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Human Development & Family Studies at SUNY Oneonta

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Human Development & Family Studies at SUNY Oneonta

If you plan to study human development and family studies, take a look at what SUNY Oneonta has to offer and decide if the program is a good match for you. Get started with the following essential facts.

SUNY Oneonta is located in Oneonta, New York and approximately 6,528 students attend the school each year. In 2019, 30 human development majors received their bachelor's degree from SUNY Oneonta.

Want to know more about the career opportunities in this field? Check out the Careers in Human Development & Family Studies section at the bottom of this page.

SUNY Oneonta Human Development & Family Studies Degrees Available

  • Bachelor’s Degree in Human Development

SUNY Oneonta Human Development & Family Studies Rankings

Each year, College Factual ranks human development programs across the country. The following shows how SUNY Oneonta performed in these rankings.

Note: While rankings may be a good starting point when you're researching a school, they don't necessarily highlight all of a school's strengths. Don't forget to check out the other details that are available for a school to see if it has what you're looking for in a program.

Bachelor’s Degree Overall Quality & Other Notable Rankings

The human development major at SUNY Oneonta is not ranked on College Factual’s Best Colleges and Universities for Human Development & Family Studies. This could be for a number of reasons, such as not having enough data on the major or school to make an accurate assessment of its quality.

Ranking Type Rank
Best Value Human Development & Family Studies Bachelor’s Degree Schools 15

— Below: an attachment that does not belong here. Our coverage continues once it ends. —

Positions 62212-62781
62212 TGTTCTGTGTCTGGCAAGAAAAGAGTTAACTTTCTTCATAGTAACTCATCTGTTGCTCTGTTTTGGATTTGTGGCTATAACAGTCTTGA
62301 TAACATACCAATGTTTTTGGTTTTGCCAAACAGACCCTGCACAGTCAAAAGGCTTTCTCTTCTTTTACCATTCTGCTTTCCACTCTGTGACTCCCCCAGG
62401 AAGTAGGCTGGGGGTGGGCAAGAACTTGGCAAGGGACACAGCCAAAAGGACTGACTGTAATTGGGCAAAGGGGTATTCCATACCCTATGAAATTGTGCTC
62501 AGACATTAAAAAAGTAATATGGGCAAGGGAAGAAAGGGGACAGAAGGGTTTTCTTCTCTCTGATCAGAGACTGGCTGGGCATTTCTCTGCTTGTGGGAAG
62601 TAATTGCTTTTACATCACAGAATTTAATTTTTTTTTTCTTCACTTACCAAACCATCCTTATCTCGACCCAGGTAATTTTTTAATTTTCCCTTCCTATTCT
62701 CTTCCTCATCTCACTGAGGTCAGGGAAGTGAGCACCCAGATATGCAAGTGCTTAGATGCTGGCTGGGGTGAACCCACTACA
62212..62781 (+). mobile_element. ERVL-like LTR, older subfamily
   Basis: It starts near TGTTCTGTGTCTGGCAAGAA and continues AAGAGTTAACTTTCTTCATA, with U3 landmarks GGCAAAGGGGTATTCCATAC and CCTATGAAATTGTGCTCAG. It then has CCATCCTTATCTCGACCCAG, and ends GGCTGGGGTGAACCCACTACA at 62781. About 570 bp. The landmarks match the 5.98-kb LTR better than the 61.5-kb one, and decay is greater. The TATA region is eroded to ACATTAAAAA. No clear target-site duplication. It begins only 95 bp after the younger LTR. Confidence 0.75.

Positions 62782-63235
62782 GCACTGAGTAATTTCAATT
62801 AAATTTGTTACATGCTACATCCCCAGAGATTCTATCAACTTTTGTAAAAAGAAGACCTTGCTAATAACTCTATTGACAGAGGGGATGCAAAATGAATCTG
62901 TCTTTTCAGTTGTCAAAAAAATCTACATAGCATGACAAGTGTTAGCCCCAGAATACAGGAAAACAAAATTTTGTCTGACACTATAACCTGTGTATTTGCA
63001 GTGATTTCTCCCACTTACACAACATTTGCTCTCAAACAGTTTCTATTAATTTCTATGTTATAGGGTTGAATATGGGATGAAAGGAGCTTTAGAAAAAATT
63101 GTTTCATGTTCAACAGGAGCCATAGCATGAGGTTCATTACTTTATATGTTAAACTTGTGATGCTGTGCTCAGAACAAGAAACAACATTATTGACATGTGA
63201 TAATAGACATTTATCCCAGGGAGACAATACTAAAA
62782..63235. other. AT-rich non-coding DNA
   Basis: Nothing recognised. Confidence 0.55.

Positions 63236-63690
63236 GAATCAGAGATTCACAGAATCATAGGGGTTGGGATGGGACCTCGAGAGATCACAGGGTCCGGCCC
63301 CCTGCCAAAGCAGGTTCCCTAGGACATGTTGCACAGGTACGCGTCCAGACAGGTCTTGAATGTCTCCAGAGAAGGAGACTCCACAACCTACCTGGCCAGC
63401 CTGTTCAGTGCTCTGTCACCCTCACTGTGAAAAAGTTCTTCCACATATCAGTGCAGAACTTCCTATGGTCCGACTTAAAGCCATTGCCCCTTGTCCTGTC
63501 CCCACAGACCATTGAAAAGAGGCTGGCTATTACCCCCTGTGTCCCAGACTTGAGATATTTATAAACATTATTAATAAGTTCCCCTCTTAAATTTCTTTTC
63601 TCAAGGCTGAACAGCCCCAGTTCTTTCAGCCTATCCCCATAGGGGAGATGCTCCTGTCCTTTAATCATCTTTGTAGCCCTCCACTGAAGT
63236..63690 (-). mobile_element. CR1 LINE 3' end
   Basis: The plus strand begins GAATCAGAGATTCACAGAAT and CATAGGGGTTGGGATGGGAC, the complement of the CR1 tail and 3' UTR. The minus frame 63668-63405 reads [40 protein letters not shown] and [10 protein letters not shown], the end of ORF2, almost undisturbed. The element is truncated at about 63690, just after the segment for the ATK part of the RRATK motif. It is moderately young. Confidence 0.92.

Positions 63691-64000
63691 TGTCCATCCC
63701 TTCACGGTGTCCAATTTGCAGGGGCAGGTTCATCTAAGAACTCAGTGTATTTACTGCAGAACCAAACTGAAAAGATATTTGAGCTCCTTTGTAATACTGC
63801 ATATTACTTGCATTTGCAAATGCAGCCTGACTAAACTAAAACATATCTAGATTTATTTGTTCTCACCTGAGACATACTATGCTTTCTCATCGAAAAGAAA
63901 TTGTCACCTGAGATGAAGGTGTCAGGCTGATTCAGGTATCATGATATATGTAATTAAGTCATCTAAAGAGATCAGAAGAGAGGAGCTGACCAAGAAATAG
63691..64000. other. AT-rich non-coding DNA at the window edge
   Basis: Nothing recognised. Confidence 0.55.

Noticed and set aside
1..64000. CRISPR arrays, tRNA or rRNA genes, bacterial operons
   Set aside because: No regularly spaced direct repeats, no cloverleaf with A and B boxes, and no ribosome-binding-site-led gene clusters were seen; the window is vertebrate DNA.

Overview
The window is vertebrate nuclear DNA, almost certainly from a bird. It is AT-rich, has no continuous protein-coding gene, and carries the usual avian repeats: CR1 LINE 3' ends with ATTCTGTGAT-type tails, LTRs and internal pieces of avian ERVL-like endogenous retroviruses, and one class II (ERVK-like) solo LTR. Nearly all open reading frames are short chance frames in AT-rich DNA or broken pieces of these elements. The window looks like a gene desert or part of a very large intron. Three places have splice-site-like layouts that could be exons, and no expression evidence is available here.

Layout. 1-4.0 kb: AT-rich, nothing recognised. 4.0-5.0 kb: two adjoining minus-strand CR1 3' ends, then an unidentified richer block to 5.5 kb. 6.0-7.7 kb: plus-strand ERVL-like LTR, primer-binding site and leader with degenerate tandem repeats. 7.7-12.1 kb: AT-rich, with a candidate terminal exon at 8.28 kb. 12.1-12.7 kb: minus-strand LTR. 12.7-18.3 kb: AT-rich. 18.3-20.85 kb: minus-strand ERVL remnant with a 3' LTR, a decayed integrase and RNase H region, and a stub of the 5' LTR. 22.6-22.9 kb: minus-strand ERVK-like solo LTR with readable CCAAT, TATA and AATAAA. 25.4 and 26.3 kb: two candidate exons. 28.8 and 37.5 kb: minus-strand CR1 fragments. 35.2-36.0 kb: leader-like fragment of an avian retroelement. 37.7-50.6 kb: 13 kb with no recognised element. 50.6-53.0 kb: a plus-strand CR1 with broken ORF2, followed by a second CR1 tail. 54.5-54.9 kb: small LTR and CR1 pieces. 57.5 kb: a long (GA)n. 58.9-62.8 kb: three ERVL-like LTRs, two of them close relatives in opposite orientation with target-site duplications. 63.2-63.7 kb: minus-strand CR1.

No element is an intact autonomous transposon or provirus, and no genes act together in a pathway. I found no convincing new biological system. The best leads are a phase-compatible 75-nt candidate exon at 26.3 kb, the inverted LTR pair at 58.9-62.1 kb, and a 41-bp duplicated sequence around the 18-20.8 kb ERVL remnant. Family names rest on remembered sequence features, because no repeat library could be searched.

Most Focused Human Development & Family Studies Bachelor’s Degree Schools 102
Most Focused Human Development & Family Studies Schools 469

How Much Do Human Development Graduates from SUNY Oneonta Make?

The median salary of human development students who receive their bachelor's degree at SUNY Oneonta is $30,400. This is 6% higher than $28,600, which is the national average for all human development bachelor's degree recipients.

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Human Development Student Demographics at SUNY Oneonta

Take a look at the following statistics related to the make-up of the human development majors at SUNY Oneonta.

SUNY Oneonta Human Development & Family Studies Bachelor’s Program

97% Women
10% Racial-Ethnic Minorities*
Of the 30 human development students who graduated with a bachelor's degree in 2018-2019 from SUNY Oneonta, about 3% were men and 97% were women.

SUNY Oneonta Gender Breakdown of Human Development & Family Studies Bachelor's Degree Grads

About 90% of those who receive a bachelor's degree in human development at SUNY Oneonta are white. This is above average for this degree on the nationwide level.

The following table and chart show the race/ethnicity for students who recently graduated from SUNY Oneonta with a bachelor's in human development.

Racial-Ethnic Diversity of Human Development & Family Studies Majors at SUNY Oneonta
Race/Ethnicity Number of Students
Asian 1
Black or African American 1
Hispanic or Latino 1
White 27
International Students 0
Other Races/Ethnicities 0

SUNY Oneonta also has a doctoral program available in human development. In 2019, 0 student graduated with a doctor's degree in this field.

Careers That Human Development Grads May Go Into

A degree in human development can lead to the following careers. Since job numbers and average salaries can vary by geographic location, we have only included the numbers for NY, the home state for SUNY Oneonta.

Occupation Jobs in NY Average Salary in NY
Childcare Workers 47,260 $28,820
Social and Human Service Assistants 37,340 $37,180
Preschool Teachers 30,790 $48,630
Community and Social Service Specialists 15,510 $56,110
Farm and Home Management Advisors 70 $45,250

References

*The racial-ethnic minorities count is calculated by taking the total number of students and subtracting white students, international students, and students whose race/ethnicity was unknown. This number is then divided by the total number of students at the school to obtain the racial-ethnic minorities percentage.

More about our data sources and methodologies.

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